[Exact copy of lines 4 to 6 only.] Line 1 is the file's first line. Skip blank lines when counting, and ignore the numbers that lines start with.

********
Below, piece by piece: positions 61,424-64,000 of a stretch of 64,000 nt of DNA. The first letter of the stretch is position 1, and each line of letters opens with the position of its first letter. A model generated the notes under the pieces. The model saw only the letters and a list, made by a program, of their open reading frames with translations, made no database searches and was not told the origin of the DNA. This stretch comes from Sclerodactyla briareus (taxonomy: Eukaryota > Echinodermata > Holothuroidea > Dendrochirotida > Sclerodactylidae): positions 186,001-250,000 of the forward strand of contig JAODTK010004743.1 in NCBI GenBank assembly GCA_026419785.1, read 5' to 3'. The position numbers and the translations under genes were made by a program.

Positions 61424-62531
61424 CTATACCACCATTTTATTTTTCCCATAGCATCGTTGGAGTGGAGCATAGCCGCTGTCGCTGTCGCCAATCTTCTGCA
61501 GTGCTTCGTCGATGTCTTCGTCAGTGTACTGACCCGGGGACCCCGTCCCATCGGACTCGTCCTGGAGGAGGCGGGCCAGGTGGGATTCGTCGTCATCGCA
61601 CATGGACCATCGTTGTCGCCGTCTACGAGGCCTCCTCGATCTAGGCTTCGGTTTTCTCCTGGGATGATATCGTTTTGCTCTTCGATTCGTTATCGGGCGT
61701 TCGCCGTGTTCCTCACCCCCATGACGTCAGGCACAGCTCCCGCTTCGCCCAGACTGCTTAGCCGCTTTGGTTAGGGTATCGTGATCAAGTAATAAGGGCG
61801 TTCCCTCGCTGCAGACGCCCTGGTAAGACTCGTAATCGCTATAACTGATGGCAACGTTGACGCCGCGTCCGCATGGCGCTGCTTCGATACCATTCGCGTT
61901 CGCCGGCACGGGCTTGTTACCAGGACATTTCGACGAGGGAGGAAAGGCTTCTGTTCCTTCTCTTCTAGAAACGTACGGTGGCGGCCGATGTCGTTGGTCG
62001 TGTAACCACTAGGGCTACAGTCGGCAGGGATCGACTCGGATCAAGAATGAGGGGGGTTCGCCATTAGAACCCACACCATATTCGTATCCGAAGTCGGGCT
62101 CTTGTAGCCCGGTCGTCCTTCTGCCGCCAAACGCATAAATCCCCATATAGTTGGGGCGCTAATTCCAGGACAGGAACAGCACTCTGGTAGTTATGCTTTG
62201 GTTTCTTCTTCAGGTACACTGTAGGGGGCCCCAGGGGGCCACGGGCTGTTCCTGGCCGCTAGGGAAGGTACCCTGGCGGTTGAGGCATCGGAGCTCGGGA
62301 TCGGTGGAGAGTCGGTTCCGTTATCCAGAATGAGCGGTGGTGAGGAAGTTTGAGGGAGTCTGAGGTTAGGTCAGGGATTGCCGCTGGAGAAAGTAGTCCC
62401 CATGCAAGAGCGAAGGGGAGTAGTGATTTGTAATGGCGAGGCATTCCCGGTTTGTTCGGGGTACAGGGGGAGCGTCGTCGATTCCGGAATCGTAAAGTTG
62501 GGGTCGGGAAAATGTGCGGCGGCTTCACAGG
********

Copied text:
61501 GTGCTTCGTCGATGTCTTCGTCAGTGTACTGACCCGGGGACCCCGTCCCATCGGACTCGTCCTGGAGGAGGCGGGCCAGGTGGGATTCGTCGTCATCGCA
61601 CATGGACCATCGTTGTCGCCGTCTACGAGGCCTCCTCGATCTAGGCTTCGGTTTTCTCCTGGGATGATATCGTTTTGCTCTTCGATTCGTTATCGGGCGT
61701 TCGCCGTGTTCCTCACCCCCATGACGTCAGGCACAGCTCCCGCTTCGCCCAGACTGCTTAGCCGCTTTGGTTAGGGTATCGTGATCAAGTAATAAGGGCG